Writing a literary analysis essay
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Writing a literary analysis essay. Begin with the basics. Read the text assigned Read the prompt and determine what you are being asked to do Formulate a plan. Analyze the Prompt. How does the author’s style contribute to character development in Toni Morrison’s Beloved ?

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Begin with the basics
Begin with the basics

  • Read the text assigned

  • Read the prompt and determine what you are being asked to do

  • Formulate a plan


Analyze the prompt
Analyze the Prompt

  • How does the author’s style contribute to character development in Toni Morrison’s Beloved?

    • What do I need to do?

    • What am I looking for in the text?


Develop a thesis statement
Develop a thesis statement.

  • Thesis statements are not questions.

  • Thesis statements are not mere observations.

  • Thesis statements function in two ways:

    • They introduce the main idea that will be developed in the text of the essay.

    • They analyze or illuminate the text, often in terms of literary elements.


Observation
Observation:

  • Toni Morrison’s novel, Beloved, uses a non-linear structure with frequent flashbacks.



Helpful hints for developing thesis statements
Helpful hints for writer. It’s a good observation, but it’s one most readers could recognize without your help. Think of your essay as a teaching tool that will help to analyze or illuminate the text.developing thesis statements:

  • Use action verbs:

    • Toni Morrison mirrors the fragmentation of her characters’ lives in the structure of the novel itself.

    • Not:Beloved, written by Toni Morrison, has a fragmented format that mirrors her characters.



Main idea
Main idea: idea:

  • Toni Morrison mirrors the fragmentation of her characters’ lives through her novel’s non-linear structure, specifically through her use of flashback, stream of consciousness, and shifts in point of view.


Three ideas that support that idea
Three ideas that support that idea: idea:

  • Toni Morrison mirrors the fragmentation of her characters’ lives through her novel’s non-linear structure, specifically through her use of flashback, stream of consciousness, and shifts in point of view.

  • These should be in the order you are going to discuss them.


Locate quotations that support your thesis statement
Locate quotations that support your thesis statement. idea:

  • As a rule of thumb, try to find at least three direct quotations to support each element contained in the thesis statement.

    • 3 examples of flashback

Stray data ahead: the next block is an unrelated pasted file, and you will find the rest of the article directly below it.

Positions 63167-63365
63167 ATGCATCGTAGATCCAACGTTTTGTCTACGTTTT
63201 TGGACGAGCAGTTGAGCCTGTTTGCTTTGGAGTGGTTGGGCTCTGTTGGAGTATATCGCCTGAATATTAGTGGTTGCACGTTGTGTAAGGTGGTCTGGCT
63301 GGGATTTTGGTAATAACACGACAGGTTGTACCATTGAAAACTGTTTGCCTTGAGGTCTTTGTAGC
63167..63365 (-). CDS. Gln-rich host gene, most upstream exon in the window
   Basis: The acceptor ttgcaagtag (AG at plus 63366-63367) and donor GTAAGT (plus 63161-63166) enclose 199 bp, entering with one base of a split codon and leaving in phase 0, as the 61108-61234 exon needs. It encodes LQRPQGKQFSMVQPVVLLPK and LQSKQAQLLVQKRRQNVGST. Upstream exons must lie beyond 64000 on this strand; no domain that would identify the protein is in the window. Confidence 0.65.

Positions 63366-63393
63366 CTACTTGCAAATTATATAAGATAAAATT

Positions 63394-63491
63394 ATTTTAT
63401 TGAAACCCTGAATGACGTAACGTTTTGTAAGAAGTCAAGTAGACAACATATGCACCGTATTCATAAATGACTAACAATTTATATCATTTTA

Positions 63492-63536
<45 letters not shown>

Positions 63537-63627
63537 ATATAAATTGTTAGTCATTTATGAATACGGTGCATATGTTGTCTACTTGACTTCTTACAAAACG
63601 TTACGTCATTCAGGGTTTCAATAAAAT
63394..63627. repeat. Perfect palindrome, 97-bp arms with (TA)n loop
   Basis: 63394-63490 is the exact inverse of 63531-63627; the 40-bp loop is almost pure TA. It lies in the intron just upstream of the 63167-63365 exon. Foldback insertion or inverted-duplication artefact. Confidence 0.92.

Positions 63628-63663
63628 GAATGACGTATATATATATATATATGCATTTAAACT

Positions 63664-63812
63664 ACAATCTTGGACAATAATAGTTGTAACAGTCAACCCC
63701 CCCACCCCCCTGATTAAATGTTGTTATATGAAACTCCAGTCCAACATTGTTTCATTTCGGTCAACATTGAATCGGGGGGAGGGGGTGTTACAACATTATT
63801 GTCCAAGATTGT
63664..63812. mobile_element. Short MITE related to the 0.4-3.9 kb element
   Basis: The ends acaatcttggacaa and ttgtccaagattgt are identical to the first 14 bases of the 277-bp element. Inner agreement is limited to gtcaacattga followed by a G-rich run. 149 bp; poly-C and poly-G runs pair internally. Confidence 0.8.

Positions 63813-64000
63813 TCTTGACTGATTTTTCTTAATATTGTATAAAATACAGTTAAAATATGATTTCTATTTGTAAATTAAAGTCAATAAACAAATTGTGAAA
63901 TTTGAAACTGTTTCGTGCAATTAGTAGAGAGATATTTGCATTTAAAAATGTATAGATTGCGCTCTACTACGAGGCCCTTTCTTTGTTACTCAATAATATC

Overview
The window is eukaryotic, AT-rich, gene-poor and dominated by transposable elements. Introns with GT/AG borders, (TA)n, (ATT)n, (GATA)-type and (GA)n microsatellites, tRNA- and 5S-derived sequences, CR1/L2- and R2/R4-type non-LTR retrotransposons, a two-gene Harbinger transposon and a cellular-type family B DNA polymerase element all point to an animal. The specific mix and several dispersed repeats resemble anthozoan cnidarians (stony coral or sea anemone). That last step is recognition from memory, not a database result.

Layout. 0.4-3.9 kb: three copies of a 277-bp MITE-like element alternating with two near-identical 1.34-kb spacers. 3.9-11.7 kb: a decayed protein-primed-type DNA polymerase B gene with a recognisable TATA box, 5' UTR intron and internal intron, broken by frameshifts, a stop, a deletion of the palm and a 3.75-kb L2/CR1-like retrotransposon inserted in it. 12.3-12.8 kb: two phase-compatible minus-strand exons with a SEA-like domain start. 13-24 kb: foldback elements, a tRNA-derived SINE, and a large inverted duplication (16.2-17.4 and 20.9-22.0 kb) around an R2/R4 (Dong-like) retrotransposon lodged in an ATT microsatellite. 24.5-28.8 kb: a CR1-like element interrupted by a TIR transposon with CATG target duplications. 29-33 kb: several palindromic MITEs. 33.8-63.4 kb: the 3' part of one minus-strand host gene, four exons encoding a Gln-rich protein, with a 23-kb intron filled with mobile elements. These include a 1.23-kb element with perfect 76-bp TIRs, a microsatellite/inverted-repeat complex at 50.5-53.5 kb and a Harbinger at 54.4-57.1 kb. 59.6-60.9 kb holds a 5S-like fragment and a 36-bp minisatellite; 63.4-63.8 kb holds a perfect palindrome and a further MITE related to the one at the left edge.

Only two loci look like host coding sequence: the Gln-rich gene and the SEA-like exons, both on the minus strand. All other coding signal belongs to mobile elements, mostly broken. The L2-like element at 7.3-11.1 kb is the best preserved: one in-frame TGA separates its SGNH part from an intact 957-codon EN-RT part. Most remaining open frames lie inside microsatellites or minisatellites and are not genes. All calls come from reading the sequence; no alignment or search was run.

• 3 examples of stream of consciousness

    • 3 examples of shifts in point of view


Determine the order you will use this information
Determine the order you will use this information. idea:

  • Traditional outline.

  • Graphic Organizer

  • Notes that only you can decipher


Begin to write the paper
Begin to write the paper. idea:

  • It may be helpful to begin with your introduction (though not always).


Writing an introduction
Writing an introduction. idea:

  • An introduction may be more than one paragraph, though in a short essay, it is typically only one.

  • The thesis statement usually is placed at the very end of the introduction.


More on introductions
More on introductions … idea:

  • A guideline to follow is that your introduction should contain at least four significant sentences, including your thesis statement.


All sentences should have weight and meaning
All sentences should have weight and meaning. idea:

  • They may introduce background (author, time period).

  • They may introduce new concepts and/or definitions.

  • They may provide transitions.

  • They may introduce quotations.

  • They may provide facts and support.


Empty sentences have no other purpose than to take up space
Empty sentences have no other purpose than to take up space. idea:

  • Toni Morrison is a good author.

  • She writes about former slaves and women of color.

  • Slavery was shameful.

  • Beloved is a good book that deals with many issues relevant to literature.


YUCK! idea:


Using our thesis statement from earlier let s write an introduction
Using our thesis statement from earlier, let’s write an introduction.

  • Let’s start with a general statement about writing, one that begins to deal with our topic directly yet hasn’t addressed the specific novel or the thesis statement.


Experimental writers often subvert the traditional form of the novel by refusing to use a chronological plot line in favor of one less linear.



Experimental writers often subvert the traditional form of the novel by refusing to use a chronological plot line in favor of one less linear. Toni Morrison’s Beloved is not narrated chronologically from Sethe’s birth to Beloved’s disappearance. Instead it is told in a series of seemingly unrelated pieces.


Now, let’s add our thesis statement. the novel by refusing to use a chronological plot line in favor of one less linear.